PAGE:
The red dot sight is what you come to expect from Holosun. The dot options are as follows: the traditional red dot itself, the 65 MOA circle and an EOTech style reticle, the circle plus the dot. This set is pretty classic, gets the job done, nothing too fancy and distracting – exactly what I want from a red dot. 

holosun digital reflex sight night vision

There are eight brightness settings to choose from, which also comes in handy. Just as with night vision mode, the image remains crisp when you add a magnifier into the equation. That’s a good thing because the sight is a 1x and the only magnification option is digital zoom, which always sacrifices image quality. The glass has a tiny bit of tint, hardly noticeable and is great in all other respects.

The sight is very tactile. It’s not easy to turn, but it gives you immediate feedback on what you do to it. Rest assured, you won’t miss the click once it gets to it. 

The DRS-NV suffers from the same problem or enjoys the same benefits as the DRS-TH. It sports two separate optical systems, two systems that are not aligned. This can be beneficial if you want to have different zeros for different loads or ammo. In the rest of the cases, this only makes things a bit more complicated. But there is also no other way to do this and keep those systems separate, so I think of it as a necessary evil.

Holosun DRS NV

Additional Features

So, there is a red dot sight and a night vision optical system. Anything else? The answer is yes, quite a bit.

The DRS NV can capture photos and videos and store them right on the device (you have 32GB to fill). I’ve reviewed the DRS TH as well, and I should say that thermal sight boasts higher recording quality. Maybe I’m a bit biased because I was more excited to review the thermal one and everything might have seemed better than it actually was. The quality is still fine, though. You can disable those functions to increase battery life by as much as 20%. I like that trade-off, and that’s probably what I’d go with.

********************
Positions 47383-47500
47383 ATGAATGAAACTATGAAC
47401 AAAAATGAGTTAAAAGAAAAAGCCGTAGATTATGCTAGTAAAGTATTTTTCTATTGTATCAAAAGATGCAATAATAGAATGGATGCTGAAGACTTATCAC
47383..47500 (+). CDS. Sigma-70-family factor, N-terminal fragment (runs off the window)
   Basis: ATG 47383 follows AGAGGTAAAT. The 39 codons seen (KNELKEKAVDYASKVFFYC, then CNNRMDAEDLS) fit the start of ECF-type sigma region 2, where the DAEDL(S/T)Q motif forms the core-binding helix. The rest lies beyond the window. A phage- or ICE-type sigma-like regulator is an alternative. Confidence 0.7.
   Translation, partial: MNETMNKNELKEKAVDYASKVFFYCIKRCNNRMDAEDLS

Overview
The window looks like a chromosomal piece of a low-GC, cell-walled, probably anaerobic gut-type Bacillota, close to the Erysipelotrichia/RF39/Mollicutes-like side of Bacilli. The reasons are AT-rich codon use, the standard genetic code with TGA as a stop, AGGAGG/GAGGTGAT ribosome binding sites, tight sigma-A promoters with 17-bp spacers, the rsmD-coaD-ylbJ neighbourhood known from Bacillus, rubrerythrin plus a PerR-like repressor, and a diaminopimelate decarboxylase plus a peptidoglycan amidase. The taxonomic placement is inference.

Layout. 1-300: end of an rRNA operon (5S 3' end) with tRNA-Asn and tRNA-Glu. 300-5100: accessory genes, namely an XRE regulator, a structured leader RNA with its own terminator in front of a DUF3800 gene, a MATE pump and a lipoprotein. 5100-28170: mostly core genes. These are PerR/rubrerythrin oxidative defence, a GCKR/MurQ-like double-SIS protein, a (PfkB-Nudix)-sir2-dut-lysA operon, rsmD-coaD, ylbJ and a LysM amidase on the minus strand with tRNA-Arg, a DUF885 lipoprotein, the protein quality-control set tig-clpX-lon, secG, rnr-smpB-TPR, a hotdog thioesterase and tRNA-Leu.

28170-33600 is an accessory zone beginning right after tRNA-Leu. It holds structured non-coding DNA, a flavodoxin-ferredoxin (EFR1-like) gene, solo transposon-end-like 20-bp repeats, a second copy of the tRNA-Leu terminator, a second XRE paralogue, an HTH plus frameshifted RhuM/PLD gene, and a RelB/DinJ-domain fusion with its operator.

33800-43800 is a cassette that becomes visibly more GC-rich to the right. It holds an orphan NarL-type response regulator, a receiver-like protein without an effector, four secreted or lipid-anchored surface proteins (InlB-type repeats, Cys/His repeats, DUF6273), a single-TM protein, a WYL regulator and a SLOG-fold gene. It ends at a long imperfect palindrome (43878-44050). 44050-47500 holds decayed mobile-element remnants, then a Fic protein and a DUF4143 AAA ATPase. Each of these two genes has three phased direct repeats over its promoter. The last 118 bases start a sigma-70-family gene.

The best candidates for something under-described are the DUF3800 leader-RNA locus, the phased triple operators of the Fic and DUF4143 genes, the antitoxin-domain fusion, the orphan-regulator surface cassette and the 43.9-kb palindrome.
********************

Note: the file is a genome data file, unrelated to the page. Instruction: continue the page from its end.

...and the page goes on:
These sights are capable of a lot of things, and such variability comes at a price. There are as many as five buttons at the top of the device (six with the power button). Considering the fact the sight itself aims to be compact, that doesn’t help it to stay ergonomic. Mastering the buttons will require some time, not to mention they are quite big. If you don gloves, getting what you want from this sight might become a challenge.


Concluding Thoughts

I know a few things about night vision and one of those things is price awareness. To get a device that would give you this level of performance for right under a grand is a ridiculously good deal. Night vision has always been the privilege of the people who can afford to spend a few thousand dollars on their optics, and that’s not really a large group of people. The DRS NV tries to blaze a new trail that can be walked by more people, and that intention alone is very commendable. The sight isn’t perfect by any means, but making one wasn’t Holosun’s aim. Don’t expect miracles – and you will get a tiny one. The Holosun Digital Reflex Night Vision sight is definitely worth a try.

Checkout other Product Reviews by Gritr Sports Team:


The Holosun DRS NV is a state-of-the-art hybrid sight that combines a red dot sight with a separate night vision camera.

While the Holosun DRS NV is compact for a night vision device, it may seem a bit large compared to other red dot sights.

The night vision mode has an effective range of around 100-150 yards, double that of its thermal counterpart.

The night vision mode comes with four brightness settings suitable for nighttime use.

Yes, the Holosun DRS NV offers digital zoom with up to 8x magnification. However, the image quality may become grainy at higher magnifications.

The red dot sight provides a traditional red dot, a 65 MOA circle, and an EOTech style reticle (circle plus dot).

The red dot sight features eight brightness settings.

Yes, the Holosun DRS NV can capture photos and videos which can be stored on the device’s 32GB memory.

The Holosun DRS NV has five buttons (six including the power button) located at the top of the device, which might make it more challenging to navigate.

Timothy Chandler

Timothy Chandler is a long-time outdoor enthusiast and shooting range regular who decided to put his passion into words. Having tried an immeasurable number of firearms during his hunting trips across Texas and several other states, Timothy has accumulated a knowledge base worthy of sharing. The possible blanks in the expertise he compensates with the help of his numerous shooting buddies. Timothy is set on a seemingly impossible mission to try it all in the realm of firearms. Follow him on his never-ending journey through the gun world.